BY GEORGE WEEKS
— In the wake of his announcement not to seek a seventh term in 2014, prominent Republicans joined Democrats in praising Carl Levin for his service as Michigan’s longest-serving U.S. senator in history.
Not to rain on that parade of praise, but it also should be noted that state Republicans say they see the open seat their best chance in decades to elect a senator. Names of more than a dozen potential Republican candidates were quickly floated, as well as those of at least a half-dozen Democrats. Some of those mentioned were quick to bow out.
Gov. Rick Snyder, who increasingly demonstrates he is not rigidly political, said lavishly:
“For more than 30 years, Carl Levin has been a thoughtful, compassionate voice in Washington. He effectively brought the needs and concerns of Michiganders to the halls of the Capitol. His service on behalf of Michigan and America is commendable. On behalf of our entire state, I applaud Sen. Levin for his dedication and wish him a healthy, fulfilling retirement.”
Ex-Gov. William G. Milliken, Michigan’s longest-serving governor (1969-82), called Levin an effective state champion in Washington.
Attorney Gen. Bill Schuette, a former GOP congressman who got 41 percent of the vote in a 1990 challenge of Levin, hailed Levin’s “distinguished and honorable career.” As for Schuette seeking Levin’s seat, his PR director, John Selleck, discounted it and said: “Bill will continue on serving the citizens of Michigan as their attorney general.”
Among highly speculative names of prospective candidates cited by the Detroit newspapers are former Democratic governors James J. Blanchard and Jennifer Granholm, and ex-Republican Gov. John Engler. They have been mum on the matter,
While a general election Senate contest between ex-governors would be quite a battle, it is far too early to suggest how things will shape up on the 2014 ballot. It’s too early to talk of frontrunners, but names of prospects abound in the press.
The Washington Post flatly declared third-term U.S. Rep. Gary Peters of Bloomfield Township, former state senator and state lottery director, as the frontrunner for the Democratic Senate nomination and said he “confirmed that he favors the Senate race over a run against vulnerable” Snyder in 2014.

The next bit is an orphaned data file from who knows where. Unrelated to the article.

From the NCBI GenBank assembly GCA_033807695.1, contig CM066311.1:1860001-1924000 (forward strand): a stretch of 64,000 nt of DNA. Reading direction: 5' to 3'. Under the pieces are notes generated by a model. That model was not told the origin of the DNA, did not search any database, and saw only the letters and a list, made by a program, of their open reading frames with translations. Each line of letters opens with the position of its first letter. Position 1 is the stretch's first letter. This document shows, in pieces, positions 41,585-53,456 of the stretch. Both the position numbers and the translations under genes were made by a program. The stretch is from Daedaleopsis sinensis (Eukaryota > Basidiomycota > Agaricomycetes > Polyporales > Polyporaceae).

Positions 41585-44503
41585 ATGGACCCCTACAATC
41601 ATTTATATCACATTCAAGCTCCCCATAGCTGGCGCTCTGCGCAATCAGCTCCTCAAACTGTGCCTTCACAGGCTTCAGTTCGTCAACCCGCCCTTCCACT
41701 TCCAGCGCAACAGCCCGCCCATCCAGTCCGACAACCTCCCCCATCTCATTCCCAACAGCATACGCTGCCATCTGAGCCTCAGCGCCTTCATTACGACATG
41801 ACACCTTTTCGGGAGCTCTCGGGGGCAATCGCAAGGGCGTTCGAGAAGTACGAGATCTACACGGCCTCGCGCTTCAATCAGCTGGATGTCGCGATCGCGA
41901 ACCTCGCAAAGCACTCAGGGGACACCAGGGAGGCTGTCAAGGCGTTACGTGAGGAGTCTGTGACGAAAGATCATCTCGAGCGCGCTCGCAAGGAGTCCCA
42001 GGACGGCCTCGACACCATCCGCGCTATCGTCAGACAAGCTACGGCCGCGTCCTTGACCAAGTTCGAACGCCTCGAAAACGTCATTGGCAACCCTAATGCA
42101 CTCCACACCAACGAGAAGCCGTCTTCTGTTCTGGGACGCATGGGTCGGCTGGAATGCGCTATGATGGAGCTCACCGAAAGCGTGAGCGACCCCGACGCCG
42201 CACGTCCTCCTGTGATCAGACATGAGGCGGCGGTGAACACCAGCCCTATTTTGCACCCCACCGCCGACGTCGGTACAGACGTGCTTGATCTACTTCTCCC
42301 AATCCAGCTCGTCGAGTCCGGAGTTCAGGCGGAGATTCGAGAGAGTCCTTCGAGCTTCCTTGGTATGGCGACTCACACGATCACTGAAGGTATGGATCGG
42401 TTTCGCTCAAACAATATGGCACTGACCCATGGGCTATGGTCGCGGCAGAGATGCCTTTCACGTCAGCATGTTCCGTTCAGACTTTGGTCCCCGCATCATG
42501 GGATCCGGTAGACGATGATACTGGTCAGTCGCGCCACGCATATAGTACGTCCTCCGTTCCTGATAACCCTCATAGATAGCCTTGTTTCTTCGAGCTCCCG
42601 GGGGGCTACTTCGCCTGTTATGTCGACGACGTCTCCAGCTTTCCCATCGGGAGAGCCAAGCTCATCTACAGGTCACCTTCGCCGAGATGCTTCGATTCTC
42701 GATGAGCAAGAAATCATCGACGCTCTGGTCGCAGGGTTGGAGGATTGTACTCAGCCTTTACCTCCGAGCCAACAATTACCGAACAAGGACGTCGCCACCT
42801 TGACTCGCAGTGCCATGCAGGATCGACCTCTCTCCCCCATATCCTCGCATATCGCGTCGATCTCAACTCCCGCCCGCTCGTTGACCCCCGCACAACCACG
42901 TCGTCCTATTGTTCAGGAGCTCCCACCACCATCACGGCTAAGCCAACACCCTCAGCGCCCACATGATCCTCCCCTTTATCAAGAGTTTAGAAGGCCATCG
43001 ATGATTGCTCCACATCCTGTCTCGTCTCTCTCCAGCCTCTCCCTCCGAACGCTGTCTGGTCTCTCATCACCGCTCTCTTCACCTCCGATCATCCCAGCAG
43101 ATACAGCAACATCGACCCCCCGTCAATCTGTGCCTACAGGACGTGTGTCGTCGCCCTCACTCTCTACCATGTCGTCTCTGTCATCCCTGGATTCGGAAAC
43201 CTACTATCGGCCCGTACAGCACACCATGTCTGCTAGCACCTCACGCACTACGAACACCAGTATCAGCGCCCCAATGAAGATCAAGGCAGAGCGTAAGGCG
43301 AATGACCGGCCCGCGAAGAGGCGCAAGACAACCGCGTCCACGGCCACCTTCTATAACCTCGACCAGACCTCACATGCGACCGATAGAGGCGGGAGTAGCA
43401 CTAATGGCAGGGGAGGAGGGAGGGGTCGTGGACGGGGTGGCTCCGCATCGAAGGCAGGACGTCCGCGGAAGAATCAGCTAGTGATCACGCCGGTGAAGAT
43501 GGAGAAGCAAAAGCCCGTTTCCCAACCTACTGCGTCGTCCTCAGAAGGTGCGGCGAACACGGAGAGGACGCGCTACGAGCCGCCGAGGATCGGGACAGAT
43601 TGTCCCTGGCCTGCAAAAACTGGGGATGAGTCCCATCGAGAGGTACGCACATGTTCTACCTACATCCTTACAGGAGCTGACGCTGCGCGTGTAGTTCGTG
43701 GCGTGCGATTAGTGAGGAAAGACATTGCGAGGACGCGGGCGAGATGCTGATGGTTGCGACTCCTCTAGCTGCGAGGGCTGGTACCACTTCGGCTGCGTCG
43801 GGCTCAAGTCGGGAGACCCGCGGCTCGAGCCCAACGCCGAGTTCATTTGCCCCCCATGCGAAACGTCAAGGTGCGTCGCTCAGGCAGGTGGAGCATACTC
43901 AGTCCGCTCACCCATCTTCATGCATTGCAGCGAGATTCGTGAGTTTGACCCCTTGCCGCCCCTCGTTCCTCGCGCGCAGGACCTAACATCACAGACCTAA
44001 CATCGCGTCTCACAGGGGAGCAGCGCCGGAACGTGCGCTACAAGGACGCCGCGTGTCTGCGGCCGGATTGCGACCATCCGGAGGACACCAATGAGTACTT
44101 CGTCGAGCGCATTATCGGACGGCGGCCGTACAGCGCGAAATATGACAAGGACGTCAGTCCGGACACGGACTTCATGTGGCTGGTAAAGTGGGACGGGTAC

Peters would indeed be a strong prospect, as would ex-Secretary of State Terri Lynn Land, now Michigan’s Republican national committeewoman. Both say they are “seriously” considering Senate bids.
As of this writing, other Republicans in the speculation mix include U.S. Reps Mike Rogers of Brighton, chairman of the House Intelligence Committee, Justin Amash of Cascade Township near Grand Rapids, Dave Camp of Midland, chairman of the House Ways and Means Committee, and Fred Upton, chairman of the House Energy and Commerce Committee; and ex-Michigan State University trustee Scott Romney, son of ex-Gov. George Romney (1963-69) and brother of 2012 GOP presidential nominee Mitt Romney. Engler is a Scott Romney fan.
Among Republicans who last week removed themselves from the mix besides Schuette: ex-AG Mike Cox, Lt. Gov. Brian Calley, U.S. Rep. Candice Miller of Harrison Township in Macomb County, and Metro Detroit charter school activist Clark Durant, who failed in a 2012 bid for the GOP Senate nomination.
Among the mentioned Democrats are ex-U.S. Rep Mark Schauer of Battle Creek; state Senate Minority Leader Gretchen Whitmer; Debbie Dingell, longtime Democratic National Committeewoman and wife of U.S. Rep. John Dingell, dean of the House; attorney Geoffrey Fieger, who got 38 percent of the vote in his 1998 challenge of Engler.
Although media attention has focused on prospective Senate candidates, there is importance in what led to Levin’ decision, and the issues he wants to focus on “without distractions on campaigning for re-election.”
As chairman of the Senate Armed Services Committee he’s dealing with critical issues of military readiness, and as chairman of the Governmental Affairs Investigations Subcommittee he has been deeply involved in stopping abuses in a wide range of financial issues.
He said he wants to tackle “a growing blight on our political system that I believe I can help address: the use of secret money to fund political campaigns.” He said his subcommittee “needs to look at the failure of the IRS to enforce our tax laws and stem the flood of hundreds of secret dollars flowing into our elections, eroding public confidence in our democracy.”
Levin’s final agenda is an important one.
George Weeks, a member of the Michigan Journalism Hall of Fame, for 22 years was the political columnist for The Detroit News and previously with UPI as Lansing bureau chief and foreign editor in Washington. His weekly Michigan Politics column is syndicated by Superior Features.